In Lazarus, Come Forth!, author and peacemaker John Dear has written an inspiring and accessible study of the lessons in the gospel of John. The subtitle captures the book’s main idea: “how Jesus confronts the culture of death and invites us into the new life of peace.” John Dear extends this invitation inspired by Jesus and helps readers to see the transformative possibilities of accepting this invitation.
Dear writes that the life of Jesus “was a risen life even before the resurrection,” for, without fear of death, in his ministry he continually confronted a culture of death. He demonstrates this quality in all of his interactions, not only the dramatic raising of Lazarus. With the story of the adulteress we see “the days of stoning, killing, executing—and bombing—are over. God’s fullness of life requires humility, humaneness, nonviolence, and compassion.” Clearly we are not fulfilling these mandates today. Many of us are still choosing a culture of death. In Dear’s powerful words,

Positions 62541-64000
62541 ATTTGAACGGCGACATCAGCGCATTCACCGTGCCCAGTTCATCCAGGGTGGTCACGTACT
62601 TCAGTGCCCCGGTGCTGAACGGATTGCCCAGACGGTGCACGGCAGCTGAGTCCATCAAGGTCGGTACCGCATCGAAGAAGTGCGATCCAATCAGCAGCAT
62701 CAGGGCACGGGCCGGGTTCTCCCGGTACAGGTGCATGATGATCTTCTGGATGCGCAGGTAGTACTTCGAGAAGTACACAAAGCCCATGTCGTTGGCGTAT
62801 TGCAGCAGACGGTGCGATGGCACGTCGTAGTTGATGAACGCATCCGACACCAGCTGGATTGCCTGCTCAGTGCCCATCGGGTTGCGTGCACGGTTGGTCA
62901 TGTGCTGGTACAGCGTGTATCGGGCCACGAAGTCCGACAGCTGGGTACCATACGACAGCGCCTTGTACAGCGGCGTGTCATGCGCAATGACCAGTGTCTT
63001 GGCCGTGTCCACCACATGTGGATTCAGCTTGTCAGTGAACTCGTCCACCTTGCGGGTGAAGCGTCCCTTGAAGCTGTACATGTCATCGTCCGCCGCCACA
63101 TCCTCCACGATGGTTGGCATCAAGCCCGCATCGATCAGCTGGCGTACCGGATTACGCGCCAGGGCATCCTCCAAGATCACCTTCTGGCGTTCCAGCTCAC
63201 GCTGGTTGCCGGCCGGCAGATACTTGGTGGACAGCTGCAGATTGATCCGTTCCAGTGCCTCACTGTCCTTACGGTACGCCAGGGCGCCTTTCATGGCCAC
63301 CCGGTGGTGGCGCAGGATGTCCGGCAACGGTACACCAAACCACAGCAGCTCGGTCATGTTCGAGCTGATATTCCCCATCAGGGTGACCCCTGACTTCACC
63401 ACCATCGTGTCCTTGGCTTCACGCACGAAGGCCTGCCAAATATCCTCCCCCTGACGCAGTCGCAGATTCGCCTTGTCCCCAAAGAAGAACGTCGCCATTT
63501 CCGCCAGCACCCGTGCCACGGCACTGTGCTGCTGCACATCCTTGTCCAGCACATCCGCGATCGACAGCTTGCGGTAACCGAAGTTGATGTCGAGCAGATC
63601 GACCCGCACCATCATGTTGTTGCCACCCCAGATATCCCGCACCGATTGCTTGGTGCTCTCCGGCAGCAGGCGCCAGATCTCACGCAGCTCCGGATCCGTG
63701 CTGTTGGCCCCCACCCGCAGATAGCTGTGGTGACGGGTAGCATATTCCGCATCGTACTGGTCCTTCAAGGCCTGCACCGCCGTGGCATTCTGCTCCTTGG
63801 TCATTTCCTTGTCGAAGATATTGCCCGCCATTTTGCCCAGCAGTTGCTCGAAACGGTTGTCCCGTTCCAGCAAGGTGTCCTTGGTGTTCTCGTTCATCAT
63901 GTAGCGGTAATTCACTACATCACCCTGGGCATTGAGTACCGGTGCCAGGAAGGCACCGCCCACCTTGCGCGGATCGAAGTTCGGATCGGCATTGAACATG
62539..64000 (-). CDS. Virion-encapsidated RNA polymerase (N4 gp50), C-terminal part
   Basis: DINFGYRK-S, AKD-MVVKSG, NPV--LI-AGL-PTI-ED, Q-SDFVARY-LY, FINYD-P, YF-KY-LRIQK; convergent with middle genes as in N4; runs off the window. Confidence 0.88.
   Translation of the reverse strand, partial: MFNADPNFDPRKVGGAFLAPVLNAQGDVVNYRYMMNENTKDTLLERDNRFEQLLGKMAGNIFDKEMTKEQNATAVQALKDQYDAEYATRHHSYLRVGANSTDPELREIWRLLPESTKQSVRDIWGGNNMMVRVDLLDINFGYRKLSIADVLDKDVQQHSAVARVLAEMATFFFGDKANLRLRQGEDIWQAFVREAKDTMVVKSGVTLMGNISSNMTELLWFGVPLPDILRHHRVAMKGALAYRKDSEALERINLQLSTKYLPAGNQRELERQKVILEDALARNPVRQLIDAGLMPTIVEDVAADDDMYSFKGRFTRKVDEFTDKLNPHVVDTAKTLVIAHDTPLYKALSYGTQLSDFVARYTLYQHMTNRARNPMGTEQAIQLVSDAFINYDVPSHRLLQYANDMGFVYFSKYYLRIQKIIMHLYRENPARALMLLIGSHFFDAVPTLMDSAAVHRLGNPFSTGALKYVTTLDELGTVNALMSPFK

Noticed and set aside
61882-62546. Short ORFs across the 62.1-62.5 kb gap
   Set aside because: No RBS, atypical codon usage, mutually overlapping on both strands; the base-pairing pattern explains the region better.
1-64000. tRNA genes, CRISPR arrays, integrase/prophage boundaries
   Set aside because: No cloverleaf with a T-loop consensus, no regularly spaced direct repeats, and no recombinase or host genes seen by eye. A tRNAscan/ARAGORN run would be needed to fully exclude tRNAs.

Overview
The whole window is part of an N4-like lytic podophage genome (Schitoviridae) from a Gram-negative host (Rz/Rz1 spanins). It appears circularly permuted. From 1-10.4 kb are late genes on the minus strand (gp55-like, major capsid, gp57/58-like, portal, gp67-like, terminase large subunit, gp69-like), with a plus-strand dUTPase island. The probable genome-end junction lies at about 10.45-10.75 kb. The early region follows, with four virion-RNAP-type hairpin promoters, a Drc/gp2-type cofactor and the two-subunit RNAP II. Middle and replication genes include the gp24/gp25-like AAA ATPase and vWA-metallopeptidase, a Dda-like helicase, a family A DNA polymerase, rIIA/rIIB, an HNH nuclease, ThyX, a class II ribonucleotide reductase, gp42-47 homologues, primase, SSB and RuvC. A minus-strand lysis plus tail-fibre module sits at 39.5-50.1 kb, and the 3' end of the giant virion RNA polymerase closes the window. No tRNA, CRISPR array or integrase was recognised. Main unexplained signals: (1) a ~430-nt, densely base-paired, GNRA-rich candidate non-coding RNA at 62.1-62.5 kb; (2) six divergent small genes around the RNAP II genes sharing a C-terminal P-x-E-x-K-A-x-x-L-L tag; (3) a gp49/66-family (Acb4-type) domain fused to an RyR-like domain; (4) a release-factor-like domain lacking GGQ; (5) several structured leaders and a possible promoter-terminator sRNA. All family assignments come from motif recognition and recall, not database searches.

“We’ve all missed the point. Jesus does not weep because Lazarus has died. Jesus weeps because everyone in the story—and all of us—believe not in the God of life but in the culture of death.”
We cannot claim to love a God of love and mercy while simultaneously remaining comfortable with a culture that normalizes violence. Any reader would be prodded toward self-reflection after reading this volume.
Walking in the struggle against violence has to be a continuous effort, but it can be done. How can we choose love and nonviolence? One way is to “touch the wounds of the world—the wounds of the poor, the wounds of the suffering.” Throughout this book, Dear offers examples from Scripture that reinforce and strengthen the message that eating the bread of life requires the choice of nonviolence, and that this path will grant life in its fullness.
I highly recommend Lazarus, Come Forth!, a powerful and inspiring addition to Dear’s body of work. His writing is compelling and reflects his commitment to living the gospel imperative to love God and to love one another. John Dear is a Jesuit priest known internationally for his work for peace and justice. I encourage you to visit his website, where you can see the schedule for his current book tour as well as other speaking engagements. Articles, speeches, and sermons also are available on the website.
May we all go forth inspired to love and to serve, with our hearts full of hope for transformation.